Artificial intelligence—intellectual property
Produced in partnership with Caitlin Heard and Dr Rachel Free of CMS Cameron McKenna Nabarro Olswang LLP
Artificial intelligence—intellectual property

The following TMT practice note produced in partnership with Caitlin Heard and Dr Rachel Free of CMS Cameron McKenna Nabarro Olswang LLP provides comprehensive and up to date legal information covering:

  • Artificial intelligence—intellectual property
  • What is artificial intelligence?
  • The use of AI in different sectors
  • Banking
  • Healthcare
  • Retail
  • Transport and infrastructure
  • Robotics
  • Quantum computing
  • Proposed EU regulation
  • More...

Artificial intelligence—intellectual property

The purpose of this Practice Note is to explain and discuss the interplay between artificial intelligence (AI) (or machine learning) and intellectual property (IP). It covers:

  1. What is artificial intelligence?

  2. The use of AI in different sectors

  3. The implications of AI for the development of IP law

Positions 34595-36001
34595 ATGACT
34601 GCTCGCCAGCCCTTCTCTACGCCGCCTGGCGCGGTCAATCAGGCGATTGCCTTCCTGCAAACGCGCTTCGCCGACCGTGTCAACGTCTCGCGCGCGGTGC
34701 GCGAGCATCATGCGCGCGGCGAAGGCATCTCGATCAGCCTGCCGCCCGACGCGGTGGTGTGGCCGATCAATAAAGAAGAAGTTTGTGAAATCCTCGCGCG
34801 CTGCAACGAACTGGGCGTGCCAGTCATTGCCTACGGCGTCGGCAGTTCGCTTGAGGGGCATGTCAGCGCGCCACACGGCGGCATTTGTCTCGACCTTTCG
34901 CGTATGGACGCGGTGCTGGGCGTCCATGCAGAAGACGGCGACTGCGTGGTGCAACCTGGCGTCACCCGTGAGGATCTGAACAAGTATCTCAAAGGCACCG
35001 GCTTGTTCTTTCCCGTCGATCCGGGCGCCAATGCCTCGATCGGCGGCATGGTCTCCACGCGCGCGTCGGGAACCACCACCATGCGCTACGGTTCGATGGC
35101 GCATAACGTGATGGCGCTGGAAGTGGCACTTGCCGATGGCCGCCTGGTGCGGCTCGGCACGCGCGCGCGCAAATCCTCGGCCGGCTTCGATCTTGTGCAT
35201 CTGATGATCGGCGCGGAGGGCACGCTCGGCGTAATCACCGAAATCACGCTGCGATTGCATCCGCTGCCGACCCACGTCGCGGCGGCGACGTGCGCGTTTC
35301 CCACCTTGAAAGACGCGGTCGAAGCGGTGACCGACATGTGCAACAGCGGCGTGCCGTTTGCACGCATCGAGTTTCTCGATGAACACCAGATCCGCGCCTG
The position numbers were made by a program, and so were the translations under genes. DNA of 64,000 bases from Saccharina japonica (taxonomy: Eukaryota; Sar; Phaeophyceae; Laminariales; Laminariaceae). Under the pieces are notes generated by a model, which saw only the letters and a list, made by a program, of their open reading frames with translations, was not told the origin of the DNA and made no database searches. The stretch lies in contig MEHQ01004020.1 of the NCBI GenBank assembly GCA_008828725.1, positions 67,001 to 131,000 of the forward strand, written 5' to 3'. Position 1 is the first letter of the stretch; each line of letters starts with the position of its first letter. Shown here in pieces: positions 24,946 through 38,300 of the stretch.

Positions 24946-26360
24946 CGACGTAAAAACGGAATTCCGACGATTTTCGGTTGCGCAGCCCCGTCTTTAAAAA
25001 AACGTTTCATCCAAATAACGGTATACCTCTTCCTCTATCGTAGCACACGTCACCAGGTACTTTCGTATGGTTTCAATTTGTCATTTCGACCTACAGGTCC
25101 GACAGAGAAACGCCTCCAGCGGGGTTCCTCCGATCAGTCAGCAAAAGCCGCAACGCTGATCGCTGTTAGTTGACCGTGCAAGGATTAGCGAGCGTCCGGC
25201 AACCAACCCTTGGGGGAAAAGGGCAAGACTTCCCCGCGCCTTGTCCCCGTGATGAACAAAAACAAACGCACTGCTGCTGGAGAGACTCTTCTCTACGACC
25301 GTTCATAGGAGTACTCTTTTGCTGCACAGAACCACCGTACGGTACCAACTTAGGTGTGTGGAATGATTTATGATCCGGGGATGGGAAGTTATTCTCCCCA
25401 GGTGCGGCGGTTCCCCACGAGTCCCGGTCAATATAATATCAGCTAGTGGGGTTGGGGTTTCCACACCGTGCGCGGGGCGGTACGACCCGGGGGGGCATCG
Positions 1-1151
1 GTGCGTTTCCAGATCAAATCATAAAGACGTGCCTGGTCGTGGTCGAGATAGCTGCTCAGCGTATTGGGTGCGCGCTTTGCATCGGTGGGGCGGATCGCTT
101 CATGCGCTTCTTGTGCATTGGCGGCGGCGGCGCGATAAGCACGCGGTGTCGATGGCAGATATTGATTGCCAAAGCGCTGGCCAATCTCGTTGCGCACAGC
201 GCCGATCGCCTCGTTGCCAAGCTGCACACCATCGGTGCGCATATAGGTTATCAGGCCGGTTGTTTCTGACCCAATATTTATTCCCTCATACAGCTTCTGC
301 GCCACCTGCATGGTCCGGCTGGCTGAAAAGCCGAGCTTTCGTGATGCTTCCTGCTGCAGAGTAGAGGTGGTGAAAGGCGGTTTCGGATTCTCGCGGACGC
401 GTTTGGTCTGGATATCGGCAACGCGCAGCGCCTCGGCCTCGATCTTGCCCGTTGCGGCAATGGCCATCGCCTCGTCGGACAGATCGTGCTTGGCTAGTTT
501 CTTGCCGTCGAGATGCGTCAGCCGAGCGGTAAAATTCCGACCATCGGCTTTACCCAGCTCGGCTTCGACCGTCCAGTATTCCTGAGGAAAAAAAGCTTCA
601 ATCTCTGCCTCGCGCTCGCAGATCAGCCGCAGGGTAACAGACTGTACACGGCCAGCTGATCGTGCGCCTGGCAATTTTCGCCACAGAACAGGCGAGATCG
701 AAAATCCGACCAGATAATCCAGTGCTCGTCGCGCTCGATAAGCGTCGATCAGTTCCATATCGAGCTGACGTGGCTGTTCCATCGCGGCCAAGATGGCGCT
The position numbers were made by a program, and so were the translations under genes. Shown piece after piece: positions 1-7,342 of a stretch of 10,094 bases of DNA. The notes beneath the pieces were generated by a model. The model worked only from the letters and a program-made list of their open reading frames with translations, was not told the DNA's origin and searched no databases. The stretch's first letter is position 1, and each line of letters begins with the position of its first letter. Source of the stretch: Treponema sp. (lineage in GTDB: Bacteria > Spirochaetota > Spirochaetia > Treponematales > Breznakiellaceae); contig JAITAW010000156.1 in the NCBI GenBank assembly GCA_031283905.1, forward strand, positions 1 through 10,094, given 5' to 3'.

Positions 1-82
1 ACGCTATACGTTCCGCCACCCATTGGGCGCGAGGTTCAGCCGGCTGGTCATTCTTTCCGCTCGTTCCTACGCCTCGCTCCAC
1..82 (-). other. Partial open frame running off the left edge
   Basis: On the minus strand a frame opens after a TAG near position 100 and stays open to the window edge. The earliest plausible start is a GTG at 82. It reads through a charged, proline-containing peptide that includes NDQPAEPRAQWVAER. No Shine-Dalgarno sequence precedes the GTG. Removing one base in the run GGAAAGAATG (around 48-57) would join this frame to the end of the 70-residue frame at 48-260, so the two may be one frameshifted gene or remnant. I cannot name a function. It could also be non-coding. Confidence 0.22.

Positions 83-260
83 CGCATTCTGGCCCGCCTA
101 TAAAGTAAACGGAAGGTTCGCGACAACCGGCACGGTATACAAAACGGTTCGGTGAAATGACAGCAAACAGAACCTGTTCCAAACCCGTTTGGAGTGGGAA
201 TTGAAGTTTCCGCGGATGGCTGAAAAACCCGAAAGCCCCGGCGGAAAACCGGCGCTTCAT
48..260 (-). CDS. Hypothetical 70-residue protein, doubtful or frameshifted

4. Protection of training data

  5. Protection of training algorithms

  6. Protection of AI systems and strategies for protection

  7. Protection of the output of AI

  8. Uses of AI in the IP field

  9. IP issues to consider when contracting with a third party AI solution provider

  10. Are changes to the current IP system necessary to deal with AI?

What is artificial intelligence?

The term ‘artificial intelligence’ (AI) refers to a branch of computer science in which computers are designed to perform in ways which mimic human intelligence, namely the ability to perceive, analyse, learn, reason and deduce.

AI has evolved from the original conception of AI in the 1950s to its current flexible and unprecedented state. The original concept focused mainly on AI systems that could be programmed via computer coding with the knowledge of human experts, leading to complex decision trees that non-experts could use to obtain a desired result. An early example of this was the Deep Blue AI system, which was programmed to search through a data bank of possible chess moves, prepared by human chess grandmasters, based on

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